Cathedral pupils look back to study their steel heritage

IN THE PICTURE . . . Cathedral Primary pupils with an image of the former Ravenscraig steelworks. Left to right are Cameron Yau, Greg McCluskey, Marie Cocozza, Lauren McCann and Rachael McGill. With them are Supercounty director Terry Currie (left), headteacher Maria Shields and MSP John Pentland.
IN THE PICTURE . . . Cathedral Primary pupils with an image of the former Ravenscraig steelworks. Left to right are Cameron Yau, Greg McCluskey, Marie Cocozza, Lauren McCann and Rachael McGill. With them are Supercounty director Terry Currie (left), headteacher Maria Shields and MSP John Pentland.

PUPILS at Cathedral Primary School have been studying the Scottish steel industry which helped make Motherwell famous across the world.

And they were given some first hand knowledge of what life was like in the industry from two recent notable visitors - MSP John Pentland, who worked at the Clyde Alloy Works in Netherton, and Supercounty director Terry Currie who worked at Ravenscraig.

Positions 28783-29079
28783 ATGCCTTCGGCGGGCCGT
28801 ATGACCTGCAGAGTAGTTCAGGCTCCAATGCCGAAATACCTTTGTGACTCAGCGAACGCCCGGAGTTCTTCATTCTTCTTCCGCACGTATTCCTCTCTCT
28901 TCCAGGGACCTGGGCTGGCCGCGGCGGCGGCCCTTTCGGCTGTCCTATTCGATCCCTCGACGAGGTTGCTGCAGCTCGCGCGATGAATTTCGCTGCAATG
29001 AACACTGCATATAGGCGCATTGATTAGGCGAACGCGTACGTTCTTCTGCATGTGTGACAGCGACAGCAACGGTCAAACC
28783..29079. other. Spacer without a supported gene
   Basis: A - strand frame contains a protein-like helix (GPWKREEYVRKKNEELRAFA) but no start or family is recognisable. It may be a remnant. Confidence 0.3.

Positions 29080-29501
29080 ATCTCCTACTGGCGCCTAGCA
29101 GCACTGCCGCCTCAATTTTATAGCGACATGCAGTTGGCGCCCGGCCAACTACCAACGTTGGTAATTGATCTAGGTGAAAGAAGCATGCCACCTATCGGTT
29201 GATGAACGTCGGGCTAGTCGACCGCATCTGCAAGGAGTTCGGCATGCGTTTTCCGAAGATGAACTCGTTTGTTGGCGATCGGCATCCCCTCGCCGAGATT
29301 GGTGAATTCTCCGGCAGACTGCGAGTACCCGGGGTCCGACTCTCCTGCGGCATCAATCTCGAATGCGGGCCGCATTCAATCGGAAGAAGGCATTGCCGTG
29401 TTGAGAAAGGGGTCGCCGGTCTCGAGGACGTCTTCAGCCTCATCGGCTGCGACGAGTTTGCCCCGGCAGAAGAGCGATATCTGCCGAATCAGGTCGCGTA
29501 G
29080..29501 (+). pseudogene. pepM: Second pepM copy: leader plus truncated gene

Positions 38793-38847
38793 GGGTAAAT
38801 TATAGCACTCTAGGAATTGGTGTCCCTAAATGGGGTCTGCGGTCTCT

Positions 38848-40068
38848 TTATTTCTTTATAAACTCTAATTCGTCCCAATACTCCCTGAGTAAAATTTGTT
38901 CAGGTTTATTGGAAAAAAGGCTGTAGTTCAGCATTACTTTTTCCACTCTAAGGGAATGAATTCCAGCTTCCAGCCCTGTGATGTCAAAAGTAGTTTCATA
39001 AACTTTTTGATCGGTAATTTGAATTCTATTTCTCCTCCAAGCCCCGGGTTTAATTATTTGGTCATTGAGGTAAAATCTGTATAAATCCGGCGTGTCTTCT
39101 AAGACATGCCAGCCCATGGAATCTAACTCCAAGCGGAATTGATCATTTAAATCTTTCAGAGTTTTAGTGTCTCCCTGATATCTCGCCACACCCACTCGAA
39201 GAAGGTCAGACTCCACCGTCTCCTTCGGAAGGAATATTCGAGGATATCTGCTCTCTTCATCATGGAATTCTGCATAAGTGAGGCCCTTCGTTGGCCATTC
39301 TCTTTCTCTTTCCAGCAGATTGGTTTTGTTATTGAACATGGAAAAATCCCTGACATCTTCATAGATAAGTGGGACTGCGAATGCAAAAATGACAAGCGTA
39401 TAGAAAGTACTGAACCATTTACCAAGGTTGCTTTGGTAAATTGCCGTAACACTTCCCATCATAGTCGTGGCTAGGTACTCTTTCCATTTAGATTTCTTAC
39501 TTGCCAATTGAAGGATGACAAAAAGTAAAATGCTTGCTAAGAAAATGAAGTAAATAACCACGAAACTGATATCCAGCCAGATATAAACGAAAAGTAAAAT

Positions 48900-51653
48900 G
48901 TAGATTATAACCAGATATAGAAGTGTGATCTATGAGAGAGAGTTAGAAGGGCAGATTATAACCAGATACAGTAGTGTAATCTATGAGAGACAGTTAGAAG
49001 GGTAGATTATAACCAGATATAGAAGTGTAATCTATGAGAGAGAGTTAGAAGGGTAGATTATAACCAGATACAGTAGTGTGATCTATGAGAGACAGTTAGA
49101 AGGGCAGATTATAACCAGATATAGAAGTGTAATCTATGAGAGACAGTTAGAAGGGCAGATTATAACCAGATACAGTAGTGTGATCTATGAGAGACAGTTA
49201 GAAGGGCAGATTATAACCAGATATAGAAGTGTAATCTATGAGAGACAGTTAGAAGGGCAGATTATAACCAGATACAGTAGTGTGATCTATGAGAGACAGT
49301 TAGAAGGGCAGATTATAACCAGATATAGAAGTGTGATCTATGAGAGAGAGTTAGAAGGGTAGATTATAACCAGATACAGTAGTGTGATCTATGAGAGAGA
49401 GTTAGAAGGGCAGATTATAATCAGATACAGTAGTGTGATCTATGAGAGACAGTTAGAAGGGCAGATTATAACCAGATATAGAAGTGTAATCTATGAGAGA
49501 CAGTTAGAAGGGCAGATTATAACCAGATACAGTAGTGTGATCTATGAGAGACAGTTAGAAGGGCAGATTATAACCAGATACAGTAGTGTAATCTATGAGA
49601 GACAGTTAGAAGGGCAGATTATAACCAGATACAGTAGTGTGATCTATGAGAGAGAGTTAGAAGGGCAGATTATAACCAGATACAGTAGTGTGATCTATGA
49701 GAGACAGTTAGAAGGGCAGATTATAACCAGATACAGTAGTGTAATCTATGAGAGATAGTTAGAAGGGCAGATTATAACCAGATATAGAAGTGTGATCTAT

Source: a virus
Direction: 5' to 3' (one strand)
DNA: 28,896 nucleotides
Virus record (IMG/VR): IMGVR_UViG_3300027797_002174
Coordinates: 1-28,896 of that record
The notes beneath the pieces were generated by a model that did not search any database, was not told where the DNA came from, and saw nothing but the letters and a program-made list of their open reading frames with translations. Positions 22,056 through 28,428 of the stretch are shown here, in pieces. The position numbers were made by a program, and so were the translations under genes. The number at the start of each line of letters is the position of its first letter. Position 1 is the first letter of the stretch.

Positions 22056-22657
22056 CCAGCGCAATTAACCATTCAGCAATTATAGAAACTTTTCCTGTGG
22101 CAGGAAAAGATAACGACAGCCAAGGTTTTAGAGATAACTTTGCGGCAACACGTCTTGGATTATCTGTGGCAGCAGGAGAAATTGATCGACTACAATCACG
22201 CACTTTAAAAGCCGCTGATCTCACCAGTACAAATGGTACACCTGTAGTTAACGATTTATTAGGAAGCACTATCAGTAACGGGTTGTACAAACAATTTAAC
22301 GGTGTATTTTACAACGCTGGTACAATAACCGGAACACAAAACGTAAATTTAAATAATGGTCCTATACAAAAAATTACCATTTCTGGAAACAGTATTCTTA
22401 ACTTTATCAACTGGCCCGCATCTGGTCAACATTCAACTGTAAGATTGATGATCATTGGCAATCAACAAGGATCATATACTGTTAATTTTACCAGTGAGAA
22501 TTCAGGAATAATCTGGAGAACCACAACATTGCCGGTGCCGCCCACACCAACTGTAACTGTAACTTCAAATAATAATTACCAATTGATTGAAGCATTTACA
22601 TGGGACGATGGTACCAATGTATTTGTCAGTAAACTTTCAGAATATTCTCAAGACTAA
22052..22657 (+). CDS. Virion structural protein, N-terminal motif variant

Mr Pentland, MSP for Motherwell and Wishaw, reminded the pupils that Dalzell Steel Works which were the first to be built in Scotland in 1872, were a few yards away from their former school building.

He told the children that at one time there were 11 steelworks locally as Motherwell became known across the country as ‘The Steel Town’.

Mr Currie, who chairs the Scottish Steelworkers Memorial Committee campaigning to have a permanent memorial to workers who died erected on the site of the former ‘Craig plant, added: “Steelworks were a dangerous place to work with so much molten metal and machinery available, and between 1913 - 2003, 2,302 people were killed and many more injured in steel works throughout Scotland.

“We want to acknowledge the sacrifice made by these men by erecting a 30-foot high Scottish Steelworkers’ Memorial Statue on the Ravenscraig site – in front of the sports facility – where it will be clearly visible to everyone passing through the site.”